In other words, having a "me party" in a class of 15 is a tad obnoxious. Besides, that is what we have a heavy bag for.

And the truth is, I only thought that I needed to punch in the back of the room with my angry tournament face on. Once I got on the floor I realized that what I really needed was to mess up an easy combination alongside a woman who I have known since I was 13, laugh at myself, fix my hands and move on. What I really needed was to have Kyoshi Matthew correct the form of my pushups when I got a little lazy. (Never lets me get away with anything, that one!) What I really needed was to be the only one who got the first move of the kata perfect (I am KYOSHI Jennifer!) and then turn around and help the others get there too. And so on. 

I also needed to have ordered a chicken wrap for lunch. 
And to have remembered the socks.
And to have made those kids punch pads instead.

And perhaps a glass of wine.
Mediocre wine, of course.

Because nobody's perfect.

Friday, July 11, 2014

Communications Blackout

When I was a young pre-teen in the 1980's, I desperately wanted to attend Space Camp. Not because I was a science buff but because I wanted to be Catherine (Lea Thompson), a tough but beautiful gal who not only gets to fly the space shuttle home after it "accidentally" gets launched into space, but also gets the cute but obnoxious guy with the bad teeth. Confused? Then you never saw Space Camp. 
What brilliance! What genius! This movie had it all. Romance. Adventure. An unfulfilled dream. The ditsy blond who ends up actually being smart. The token black guy. The little boy who feels left out and bullied but eventually finds his place in the world. A talking robot friend. Outer space! Danger! 

Just think of how excited I was when I learned that Space Camp was a real place! Only it turns out that it is really just science camp. Astronaut themed science camp, but still just science camp. Also it is really expensive. And no one ever gets launched into space by a little robot named Jinx. (Can you say lawsuit??)

In a very dramatic moment towards the end of the movie, when Lea Thompson's character is struggling to keep the joystick thingy steady so the shuttle can re-enter Earth's atmosphere without burning up, they experience a "communications blackout". Suddenly, Mission Control can no longer talk to the shuttle! The camera switches away from the anxious teenagers inside, to the anxious dudes at NASA who are waiting to hear if the shuttle made it. "Atlantis, this is Control, do you copy? Atlantis, this is Control, do you copy?"

"_ _ _"

"Copy that Control, this is Atlantis!"
Good job Catherine.

While I admit that the premise of Space Camp the Movie is somewhat dubious, communications blackout is a real phenomenon.  From Wikipedia: "The communications blackouts that affect spacecraft re-entering the Earth's atmosphere.. are caused by an envelope of ionized air around the craft, created by the heat from the compression of the atmosphere by the craft. The ionized air interferes with radio signals. For the MercuryGemini, and Apollo spacecraft, such communications blackouts lasted for several minutes. Gemini 2, for example, endured such a blackout for four minutes, beginning at 9 minutes 5 seconds into the flight."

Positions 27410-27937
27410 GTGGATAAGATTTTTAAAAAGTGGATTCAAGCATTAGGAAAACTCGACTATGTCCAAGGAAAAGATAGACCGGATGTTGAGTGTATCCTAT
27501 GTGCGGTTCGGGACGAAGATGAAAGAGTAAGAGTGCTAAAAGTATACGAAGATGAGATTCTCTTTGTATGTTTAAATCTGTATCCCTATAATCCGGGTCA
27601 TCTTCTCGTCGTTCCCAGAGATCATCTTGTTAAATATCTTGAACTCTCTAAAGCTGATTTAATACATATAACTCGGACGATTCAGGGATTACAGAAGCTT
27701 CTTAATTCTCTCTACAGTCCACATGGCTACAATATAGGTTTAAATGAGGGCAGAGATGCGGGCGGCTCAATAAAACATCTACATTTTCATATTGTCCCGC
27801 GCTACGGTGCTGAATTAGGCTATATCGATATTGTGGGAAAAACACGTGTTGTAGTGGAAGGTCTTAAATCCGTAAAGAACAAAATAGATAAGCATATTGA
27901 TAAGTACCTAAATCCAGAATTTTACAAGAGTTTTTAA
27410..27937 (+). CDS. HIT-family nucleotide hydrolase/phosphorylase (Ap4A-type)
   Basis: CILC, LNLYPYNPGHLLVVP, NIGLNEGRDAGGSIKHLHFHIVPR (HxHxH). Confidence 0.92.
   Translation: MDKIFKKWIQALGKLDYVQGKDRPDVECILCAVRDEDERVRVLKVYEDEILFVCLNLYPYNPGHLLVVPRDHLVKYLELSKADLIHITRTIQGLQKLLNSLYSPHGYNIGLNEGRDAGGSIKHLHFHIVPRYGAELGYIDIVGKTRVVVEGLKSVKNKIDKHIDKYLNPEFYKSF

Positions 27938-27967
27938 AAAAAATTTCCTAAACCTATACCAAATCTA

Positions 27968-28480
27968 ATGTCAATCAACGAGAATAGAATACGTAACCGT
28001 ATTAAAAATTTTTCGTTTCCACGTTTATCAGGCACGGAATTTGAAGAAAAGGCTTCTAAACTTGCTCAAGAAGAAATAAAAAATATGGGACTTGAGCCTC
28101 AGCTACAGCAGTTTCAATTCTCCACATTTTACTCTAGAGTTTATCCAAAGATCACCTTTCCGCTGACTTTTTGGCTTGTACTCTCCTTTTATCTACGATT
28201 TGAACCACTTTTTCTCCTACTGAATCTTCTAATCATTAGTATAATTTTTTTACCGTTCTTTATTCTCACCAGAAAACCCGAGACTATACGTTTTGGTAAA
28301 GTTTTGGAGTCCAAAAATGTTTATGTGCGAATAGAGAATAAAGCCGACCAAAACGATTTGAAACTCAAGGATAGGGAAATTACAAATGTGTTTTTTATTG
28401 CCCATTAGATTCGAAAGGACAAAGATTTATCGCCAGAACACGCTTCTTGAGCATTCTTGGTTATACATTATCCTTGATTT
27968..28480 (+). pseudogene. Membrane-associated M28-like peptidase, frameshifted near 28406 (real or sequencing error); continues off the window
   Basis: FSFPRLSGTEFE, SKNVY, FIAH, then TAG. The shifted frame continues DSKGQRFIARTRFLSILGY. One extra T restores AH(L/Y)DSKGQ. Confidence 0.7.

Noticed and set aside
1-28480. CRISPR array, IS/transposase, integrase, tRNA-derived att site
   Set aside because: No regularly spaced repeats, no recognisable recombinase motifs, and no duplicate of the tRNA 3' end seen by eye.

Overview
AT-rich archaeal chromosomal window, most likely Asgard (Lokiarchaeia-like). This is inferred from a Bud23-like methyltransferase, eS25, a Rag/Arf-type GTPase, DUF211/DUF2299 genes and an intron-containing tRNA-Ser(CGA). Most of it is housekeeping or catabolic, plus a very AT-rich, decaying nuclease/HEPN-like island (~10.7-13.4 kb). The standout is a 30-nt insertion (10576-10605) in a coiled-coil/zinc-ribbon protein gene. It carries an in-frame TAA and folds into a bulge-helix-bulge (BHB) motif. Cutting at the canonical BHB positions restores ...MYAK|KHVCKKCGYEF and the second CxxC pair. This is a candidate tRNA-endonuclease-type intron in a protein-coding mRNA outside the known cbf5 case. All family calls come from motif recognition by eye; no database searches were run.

So there you go. 

This Monday, we begin summer camp at the dojo; an annual ritual for us that includes twice daily karate classes, sports and water fights in the park, cute art projects like homemade backpacks and rubber band bracelets, and exciting activities like board breaking and indoor ball games. (Dodgeball. No matter how many choices I offer them, they always pick dodgeball.) July is the only part of the year where I have a "real job": 9-3, Monday - Friday, followed by my normal afternoon classes. 

I do not write anything during these two weeks. I do not do much in the way of training. I am terribly anti-social. I plan activities and I sleep. When I remember, I eat stuff.

Here are Adri and I at the end of last years summer's camp:

It is not a set shot, we really were that exhausted.

Of course this year will be different. We have less kids for one. And, for the first time ever, the dojo has air conditioning. 
Last year, during the second week of camp, NYC had a heat wave. It was 102 degrees outside. I am not exaggerating, go Google it if you don't believe me. It was 102 degrees outside, which meant it was 101 in the dojo. (Fans, We had fans.) Matthew filled a bucket with ice water and some towels and the kids walked around with their heads wrapped like the dojo was the trauma center in some old war movie. We stuck an AC in the women's changing room, threw some Legos in there, and called it the "cool room".

Camp was a huge success anyway. The kids had a fantastic time. I was the only one who was completely stressed out, constantly chasing them around with cups of water: "DRINK this! Drink it or you'll DIE!!". 

Barring an accidental space shuttle launch, I predict this year's camp will be a bit easier.

Still, do not expect much from me for the rest of the month, except a few half-assed Facebook posts and the occasional photo of some cute kids grappling.

Communication blackout.

You can do it Catherine!

Thursday, July 3, 2014

The Day I Quit Jiu-Jitsu

Tuesday was graduation day, my last scheduled session of physical therapy. That does not mean I am all better. I still have to continue doing the exercises on my own in order to make a full recovery, and more importantly to ensure that I do not re-injure myself. I just no longer need to do them in her office. 

In general I am a gym-hater, but I adored physical therapy! I loved the predictability of my twice a week appointments, which started with a bunch of neck and shoulder strengthening and ended with some spinal manipulation and a trigger point message. I loved chatting with my therapist, who is named Alyssa and is awesome! I even learned to love those stupid chin tucks.